Simply incredible. After Greece entered the European Union under likely false pretenses about their financial condition, and after the European Union has obsessed for months trying to find an orderly solution to the massive debt issues of Greece, Greek leadership now decides to suddenly be uber-democratic and ask for a referendum.
"The American people know the fiscal path that Washington is on is not sustainable. These deficits are like a cancer. They're going to destroy the country from within," Erskine Bowles told CNBC.
The City of London Corporation joined St Paul’s Cathedral on Tuesday in suspending legal action against a group of protestors camped by the side of the cathedral.
The current European conundrum is not just a financial crisis. It’s a crisis of governance and leadership.
Looking at the current forecast models for gridlock, the consequences of inaction are significant both at home and when examining our global competitiveness.
Europe’s recent attempt to manage the persistent debt crisis still remains a source of great concern. Naturally, the issue is magnified by the constructs of the European Union, overwhelmed by healthy egos and very little money.
Roman Abramovich, the billionaire owner of Chelsea football club, conceded he used business practices that were common but “not very ethical” during the early 1990s in Russia as his business progressed from the manufacture of plastic toy ducks into what would become an oil and metals empire.
The congressional super committee trying to close the U.S. deficit is a "charade" because the members are more concerned about being re-elected, venture capitalist Kenneth Langone told CNBC Monday.
CNBC's Bertha Coombs discusses the day's activity in the commodities markets and looks at where oil and precious metals are likely headed tomorrow.
The standoff between Occupy London Stock Exchange protestors, the Corporation of London and St Paul's Cathedral took another dramatic turn Monday afternoon as the Dean of St Paul's, the Right Reverend Graeme Knowles, resigned over his handling of the protests.
Herman Cain kept his Washington campaign schedule as his team accused "inside-the-Beltway media" of attacking him with allegations that he sexually harassed two women in the 1990s.
"We said from the very beginning that is was something which was potentially very important and that one should not underestimate the gravity of the situation... we were not pleasing a lot of interlocutors including the governments that had a tendency to say 'no it's not that important, it's not a big deal' and so forth and I would say that unfortunately experience has proved that our diagnosis was right," Jean Claude Trichet, outgoing head of the European Central Bank told CNBC in an interview.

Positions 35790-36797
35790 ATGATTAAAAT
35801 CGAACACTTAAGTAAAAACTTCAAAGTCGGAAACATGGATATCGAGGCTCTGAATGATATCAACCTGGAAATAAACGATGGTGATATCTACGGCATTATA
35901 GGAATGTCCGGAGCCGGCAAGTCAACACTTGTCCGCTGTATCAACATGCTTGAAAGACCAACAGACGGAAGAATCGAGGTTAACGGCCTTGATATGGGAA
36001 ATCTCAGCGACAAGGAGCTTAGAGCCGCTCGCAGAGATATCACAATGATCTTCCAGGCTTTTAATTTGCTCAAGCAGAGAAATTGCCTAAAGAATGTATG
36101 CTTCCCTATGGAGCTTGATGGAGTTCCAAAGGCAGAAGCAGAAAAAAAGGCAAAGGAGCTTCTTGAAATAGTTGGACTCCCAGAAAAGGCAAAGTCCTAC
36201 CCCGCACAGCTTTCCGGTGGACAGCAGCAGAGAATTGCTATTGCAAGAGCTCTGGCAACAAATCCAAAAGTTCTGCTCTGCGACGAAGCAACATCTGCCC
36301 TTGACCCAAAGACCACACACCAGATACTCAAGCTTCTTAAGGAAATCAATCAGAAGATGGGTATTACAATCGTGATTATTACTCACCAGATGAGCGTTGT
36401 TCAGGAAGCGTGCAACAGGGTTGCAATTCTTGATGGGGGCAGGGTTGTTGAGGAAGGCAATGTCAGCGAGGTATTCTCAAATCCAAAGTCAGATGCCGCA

Republicans and Democrats have to compromise if there is going to be deficit reduction, House Minority Leader Nancy Pelosi told CNBC Friday.
November 23 marks the deadline for the Super Committee to decide on a debt deal. Both sides have come up with their proposals, but cannot seem to move past partisan differences. CNBC's Maria Bartiromo speaks to Nancy Pelosi (D-CA) House Democratic leader regarding the situation on both sides.
CNBC's Eamon Javers reports that the House Energy & Commerce Committee is considering asking for a subpoena to get White House documents related to Solyndra. And the White House announces it's going to do a review of the DOE's loan portfolio.
President Obama's job council called small-cap companies "the key to job growth" earlier this month. Small-cap IPOs are at their lowest level since 1985. CNBC's John Harwood speaks to David Weild, Grant Thornton, about how to fix the problem.
The Economist is posting a contest by the Kauffman Foundation, which has asked top economic bloggers to describe their outlook through haiku.
Even if China would like to support the Eurozone, it cannot bail out risky crisis economies. There is a win-win solution, but that requires concessions on both sides.
Another European plan to fix its sovereign debt problem has initiated another sharp market rally. But will the enthusiasm over the latest rescue effort last longer than the optimism that greeted past plans, only to slowly fade away? The New York Times reports
The continuing economic downturn has drastically altered the internal migration habits of Americans, turning the flood of migrants into the Sun Belt and out of states like New York, Massachusetts and California into a relative trickle, an analysis of recent federal data confirms, the New York Times reports.